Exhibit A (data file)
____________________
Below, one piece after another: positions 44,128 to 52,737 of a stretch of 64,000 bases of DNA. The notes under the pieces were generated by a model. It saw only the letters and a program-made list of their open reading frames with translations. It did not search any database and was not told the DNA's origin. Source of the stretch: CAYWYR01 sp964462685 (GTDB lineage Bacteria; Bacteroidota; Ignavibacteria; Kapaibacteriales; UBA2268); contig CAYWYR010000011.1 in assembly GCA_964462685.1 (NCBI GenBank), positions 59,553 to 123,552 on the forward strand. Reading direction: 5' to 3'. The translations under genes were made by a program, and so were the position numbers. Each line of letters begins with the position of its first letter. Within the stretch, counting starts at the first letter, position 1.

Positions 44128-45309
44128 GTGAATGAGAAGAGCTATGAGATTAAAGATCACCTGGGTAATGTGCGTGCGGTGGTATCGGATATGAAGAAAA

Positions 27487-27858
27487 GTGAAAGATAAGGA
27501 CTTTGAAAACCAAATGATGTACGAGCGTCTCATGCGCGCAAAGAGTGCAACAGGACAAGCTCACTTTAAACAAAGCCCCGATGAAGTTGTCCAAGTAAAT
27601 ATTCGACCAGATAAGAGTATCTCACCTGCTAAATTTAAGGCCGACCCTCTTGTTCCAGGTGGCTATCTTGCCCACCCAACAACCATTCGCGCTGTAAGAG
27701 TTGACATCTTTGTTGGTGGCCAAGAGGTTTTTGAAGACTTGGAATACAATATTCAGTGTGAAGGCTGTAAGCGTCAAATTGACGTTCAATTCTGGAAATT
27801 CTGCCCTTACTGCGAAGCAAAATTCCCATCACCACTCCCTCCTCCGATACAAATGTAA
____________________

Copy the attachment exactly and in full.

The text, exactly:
Below, one piece after another: positions 44,128 to 52,737 of a stretch of 64,000 bases of DNA. The notes under the pieces were generated by a model. It saw only the letters and a program-made list of their open reading frames with translations. It did not search any database and was not told the DNA's origin. Source of the stretch: CAYWYR01 sp964462685 (GTDB lineage Bacteria; Bacteroidota; Ignavibacteria; Kapaibacteriales; UBA2268); contig CAYWYR010000011.1 in assembly GCA_964462685.1 (NCBI GenBank), positions 59,553 to 123,552 on the forward strand. Reading direction: 5' to 3'. The translations under genes were made by a program, and so were the position numbers. Each line of letters begins with the position of its first letter. Within the stretch, counting starts at the first letter, position 1.

Positions 44128-45309
44128 GTGAATGAGAAGAGCTATGAGATTAAAGATCACCTGGGTAATGTGCGTGCGGTGGTATCGGATATGAAGAAAA

Positions 27487-27858
27487 GTGAAAGATAAGGA
27501 CTTTGAAAACCAAATGATGTACGAGCGTCTCATGCGCGCAAAGAGTGCAACAGGACAAGCTCACTTTAAACAAAGCCCCGATGAAGTTGTCCAAGTAAAT
27601 ATTCGACCAGATAAGAGTATCTCACCTGCTAAATTTAAGGCCGACCCTCTTGTTCCAGGTGGCTATCTTGCCCACCCAACAACCATTCGCGCTGTAAGAG
27701 TTGACATCTTTGTTGGTGGCCAAGAGGTTTTTGAAGACTTGGAATACAATATTCAGTGTGAAGGCTGTAAGCGTCAAATTGACGTTCAATTCTGGAAATT
27801 CTGCCCTTACTGCGAAGCAAAATTCCCATCACCACTCCCTCCTCCGATACAAATGTAA